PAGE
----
Bobby believed that, in putting, just like every other part of the game, it was important to "stand before the ball in a position that is so comfortable that it is easy to remain relaxed." He felt that taking great pains to set yourself just so when addressing the ball led to tension. And, as far as Bobby was concerned, tension was a killer. He wrote:

    "The putting stroke is the simplest of all because it is the shortest; once a person has developed a fairly good sense of what it is all about, and once he has developed a rhythmic stroke that can be counted upon to strike the ball truly, the only thing he should worry about is knocking the ball into the hole."

Bobby wrote that his putting posture changed from day to day, sometimes setting up square, and other times preferring to stand slightly open or closed. And while he always stood with his feet fairly close together--just like he did on his full shots--and used the same grip, he sometime moved his hands up or down the grip. He noted that some putters have developed a putting ritual that they adhere closely to. But he warned:

    "Anyone who hopes to reduce putting--or any other department of the game of golf for that matter--to an exact science, is in for a serious disappointment, and will only suffer from the attempt. It is wholly a matter of touch, the ability to gauge a slope accurately, and most important of all, the ability to concentrate on the problem at hand, that of getting the ball in the hole and nothing more. I think more potentially good putters have been ruined by attempting to duplicate another method than by any other single factor; by the time they can place themselves in a position they think resembles the attitude of the other man, they find themselves so cramped and strained that a smooth, rhythmic stroke is impossible."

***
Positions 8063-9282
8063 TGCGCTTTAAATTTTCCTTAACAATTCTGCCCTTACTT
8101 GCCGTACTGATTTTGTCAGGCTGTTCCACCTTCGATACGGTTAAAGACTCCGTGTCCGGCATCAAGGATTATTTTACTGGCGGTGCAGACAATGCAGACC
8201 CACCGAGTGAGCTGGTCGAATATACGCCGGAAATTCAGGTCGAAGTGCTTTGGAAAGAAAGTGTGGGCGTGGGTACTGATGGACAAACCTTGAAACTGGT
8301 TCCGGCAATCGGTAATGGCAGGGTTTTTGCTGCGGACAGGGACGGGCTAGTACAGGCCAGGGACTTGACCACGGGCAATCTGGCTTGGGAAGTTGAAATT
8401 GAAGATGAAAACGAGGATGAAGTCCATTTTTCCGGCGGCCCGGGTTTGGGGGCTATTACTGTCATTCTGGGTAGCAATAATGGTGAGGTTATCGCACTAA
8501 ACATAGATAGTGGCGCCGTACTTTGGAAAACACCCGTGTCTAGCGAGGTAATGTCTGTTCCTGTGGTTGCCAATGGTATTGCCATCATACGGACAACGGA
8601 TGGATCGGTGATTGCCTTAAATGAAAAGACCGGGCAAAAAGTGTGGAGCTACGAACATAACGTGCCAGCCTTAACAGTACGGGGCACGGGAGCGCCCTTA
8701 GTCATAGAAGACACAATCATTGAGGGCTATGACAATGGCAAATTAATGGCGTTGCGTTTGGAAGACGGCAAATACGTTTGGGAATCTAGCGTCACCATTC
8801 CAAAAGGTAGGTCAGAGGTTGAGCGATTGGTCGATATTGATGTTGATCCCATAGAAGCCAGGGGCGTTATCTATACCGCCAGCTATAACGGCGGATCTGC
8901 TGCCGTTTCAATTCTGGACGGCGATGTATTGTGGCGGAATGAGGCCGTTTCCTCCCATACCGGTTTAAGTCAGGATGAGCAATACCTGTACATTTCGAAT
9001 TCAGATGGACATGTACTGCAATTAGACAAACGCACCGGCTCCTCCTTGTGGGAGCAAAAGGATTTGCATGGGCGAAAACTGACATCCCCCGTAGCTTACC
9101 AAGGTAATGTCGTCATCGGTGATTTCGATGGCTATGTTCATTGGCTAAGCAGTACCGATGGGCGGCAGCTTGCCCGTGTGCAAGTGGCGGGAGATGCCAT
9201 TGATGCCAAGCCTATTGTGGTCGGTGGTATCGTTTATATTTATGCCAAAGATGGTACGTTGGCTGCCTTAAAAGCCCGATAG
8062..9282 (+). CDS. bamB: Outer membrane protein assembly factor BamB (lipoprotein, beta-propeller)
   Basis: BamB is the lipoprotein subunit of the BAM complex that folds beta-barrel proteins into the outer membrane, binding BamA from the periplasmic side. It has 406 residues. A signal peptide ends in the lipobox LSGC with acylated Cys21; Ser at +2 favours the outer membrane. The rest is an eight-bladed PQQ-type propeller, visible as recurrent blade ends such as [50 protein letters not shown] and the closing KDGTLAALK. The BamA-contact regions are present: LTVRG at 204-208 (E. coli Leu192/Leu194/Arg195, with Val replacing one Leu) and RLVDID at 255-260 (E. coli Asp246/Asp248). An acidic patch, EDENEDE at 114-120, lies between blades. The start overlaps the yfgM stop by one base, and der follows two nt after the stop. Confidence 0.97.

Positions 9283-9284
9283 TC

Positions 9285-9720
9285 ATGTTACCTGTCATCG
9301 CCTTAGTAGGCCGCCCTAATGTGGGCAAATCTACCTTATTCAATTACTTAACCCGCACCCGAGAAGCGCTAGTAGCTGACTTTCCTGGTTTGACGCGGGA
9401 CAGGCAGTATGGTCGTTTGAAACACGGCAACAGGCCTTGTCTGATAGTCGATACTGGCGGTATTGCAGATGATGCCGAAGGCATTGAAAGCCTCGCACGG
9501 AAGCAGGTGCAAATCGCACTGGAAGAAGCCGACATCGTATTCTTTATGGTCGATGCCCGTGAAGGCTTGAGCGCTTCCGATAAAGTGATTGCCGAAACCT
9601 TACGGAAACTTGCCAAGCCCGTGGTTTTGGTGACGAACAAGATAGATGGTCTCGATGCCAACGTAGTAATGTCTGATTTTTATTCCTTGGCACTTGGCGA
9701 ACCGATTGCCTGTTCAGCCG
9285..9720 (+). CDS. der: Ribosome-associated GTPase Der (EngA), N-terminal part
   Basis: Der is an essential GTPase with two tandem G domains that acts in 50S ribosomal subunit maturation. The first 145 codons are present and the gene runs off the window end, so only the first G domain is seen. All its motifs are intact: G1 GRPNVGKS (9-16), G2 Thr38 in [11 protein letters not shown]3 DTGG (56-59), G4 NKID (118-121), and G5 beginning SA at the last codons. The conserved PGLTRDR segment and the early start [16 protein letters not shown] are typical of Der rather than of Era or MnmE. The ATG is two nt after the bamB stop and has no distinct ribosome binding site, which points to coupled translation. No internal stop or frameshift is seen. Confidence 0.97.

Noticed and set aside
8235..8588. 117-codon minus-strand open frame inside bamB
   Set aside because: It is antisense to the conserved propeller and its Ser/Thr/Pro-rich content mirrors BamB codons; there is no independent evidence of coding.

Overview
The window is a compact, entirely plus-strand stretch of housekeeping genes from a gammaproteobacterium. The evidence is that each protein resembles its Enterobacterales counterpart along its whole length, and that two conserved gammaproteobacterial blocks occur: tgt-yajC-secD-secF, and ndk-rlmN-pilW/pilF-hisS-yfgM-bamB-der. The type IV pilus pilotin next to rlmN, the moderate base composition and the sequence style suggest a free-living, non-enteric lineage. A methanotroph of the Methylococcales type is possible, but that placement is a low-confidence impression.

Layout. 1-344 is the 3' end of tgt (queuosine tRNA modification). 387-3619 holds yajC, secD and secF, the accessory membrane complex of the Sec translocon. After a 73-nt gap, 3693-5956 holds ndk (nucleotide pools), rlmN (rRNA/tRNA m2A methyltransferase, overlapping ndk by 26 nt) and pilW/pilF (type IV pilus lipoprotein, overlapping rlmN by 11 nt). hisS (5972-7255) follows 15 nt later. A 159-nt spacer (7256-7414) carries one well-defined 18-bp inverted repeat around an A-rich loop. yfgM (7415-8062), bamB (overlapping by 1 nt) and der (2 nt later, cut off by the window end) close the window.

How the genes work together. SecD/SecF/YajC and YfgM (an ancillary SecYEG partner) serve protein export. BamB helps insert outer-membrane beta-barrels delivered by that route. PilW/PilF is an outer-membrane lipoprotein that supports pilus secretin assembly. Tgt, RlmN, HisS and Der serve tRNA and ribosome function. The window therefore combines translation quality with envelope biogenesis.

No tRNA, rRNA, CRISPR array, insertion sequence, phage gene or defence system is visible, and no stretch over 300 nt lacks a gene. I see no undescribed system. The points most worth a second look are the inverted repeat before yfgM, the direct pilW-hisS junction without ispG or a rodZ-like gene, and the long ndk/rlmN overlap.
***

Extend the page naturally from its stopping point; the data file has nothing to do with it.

Bobby Jones was ever the pragmatist. He knew that putting, like the rest of the game, was all about striking the ball so that it would comply with your wishes--in this case by rolling into the hole. All the pains taken to stand, or swing, in any specified way were often only helpful in terms of adding tension and possibly taking your mind off the problem at hand; namely striking the ball just so. I love his teaching.

Wednesday, 27 December 2017

The Most Useful Learning You Will Ever Acquire

In my opinion--which admittedly may not be worth all that much--the most important chapter ever written about how to effectively strike a golf ball was written by Bobby Jones. It was the second chapter of his book Golf is my Game, and described, according to Bobby, "the most useful learning you will ever acquire as a golfer."

Bobby was not only a phenomenal player. He was also extremely intelligent and a keen observer. He observed other great players, and he observed average players who often struggled with the game. And Bobby believed he could actually help the average player. In fact, he believed that the information he was providing on how to strike the ball could literally "make you a better golfer overnight."

Bobby Jones felt for golfers who looked so uncomfortable trying to play the game and he thought he knew the reason for their discomfort. He wrote: